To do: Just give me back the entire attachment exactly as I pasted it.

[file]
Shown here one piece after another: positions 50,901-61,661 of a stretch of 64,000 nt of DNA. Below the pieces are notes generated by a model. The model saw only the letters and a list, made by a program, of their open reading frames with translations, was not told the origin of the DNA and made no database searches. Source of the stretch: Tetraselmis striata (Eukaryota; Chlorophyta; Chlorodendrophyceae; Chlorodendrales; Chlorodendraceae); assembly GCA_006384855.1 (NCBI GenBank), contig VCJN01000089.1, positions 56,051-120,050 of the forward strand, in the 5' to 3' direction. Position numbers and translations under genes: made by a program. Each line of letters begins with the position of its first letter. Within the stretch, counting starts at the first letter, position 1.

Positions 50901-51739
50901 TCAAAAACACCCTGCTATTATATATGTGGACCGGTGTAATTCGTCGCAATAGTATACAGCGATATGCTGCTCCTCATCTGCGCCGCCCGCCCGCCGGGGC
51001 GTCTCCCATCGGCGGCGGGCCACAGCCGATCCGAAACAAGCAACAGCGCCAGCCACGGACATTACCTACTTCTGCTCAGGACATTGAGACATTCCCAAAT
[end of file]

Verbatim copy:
Shown here one piece after another: positions 50,901-61,661 of a stretch of 64,000 nt of DNA. Below the pieces are notes generated by a model. The model saw only the letters and a list, made by a program, of their open reading frames with translations, was not told the origin of the DNA and made no database searches. Source of the stretch: Tetraselmis striata (Eukaryota; Chlorophyta; Chlorodendrophyceae; Chlorodendrales; Chlorodendraceae); assembly GCA_006384855.1 (NCBI GenBank), contig VCJN01000089.1, positions 56,051-120,050 of the forward strand, in the 5' to 3' direction. Position numbers and translations under genes: made by a program. Each line of letters begins with the position of its first letter. Within the stretch, counting starts at the first letter, position 1.

Positions 50901-51739
50901 TCAAAAACACCCTGCTATTATATATGTGGACCGGTGTAATTCGTCGCAATAGTATACAGCGATATGCTGCTCCTCATCTGCGCCGCCCGCCCGCCGGGGC
51001 GTCTCCCATCGGCGGCGGGCCACAGCCGATCCGAAACAAGCAACAGCGCCAGCCACGGACATTACCTACTTCTGCTCAGGACATTGAGACATTCCCAAAT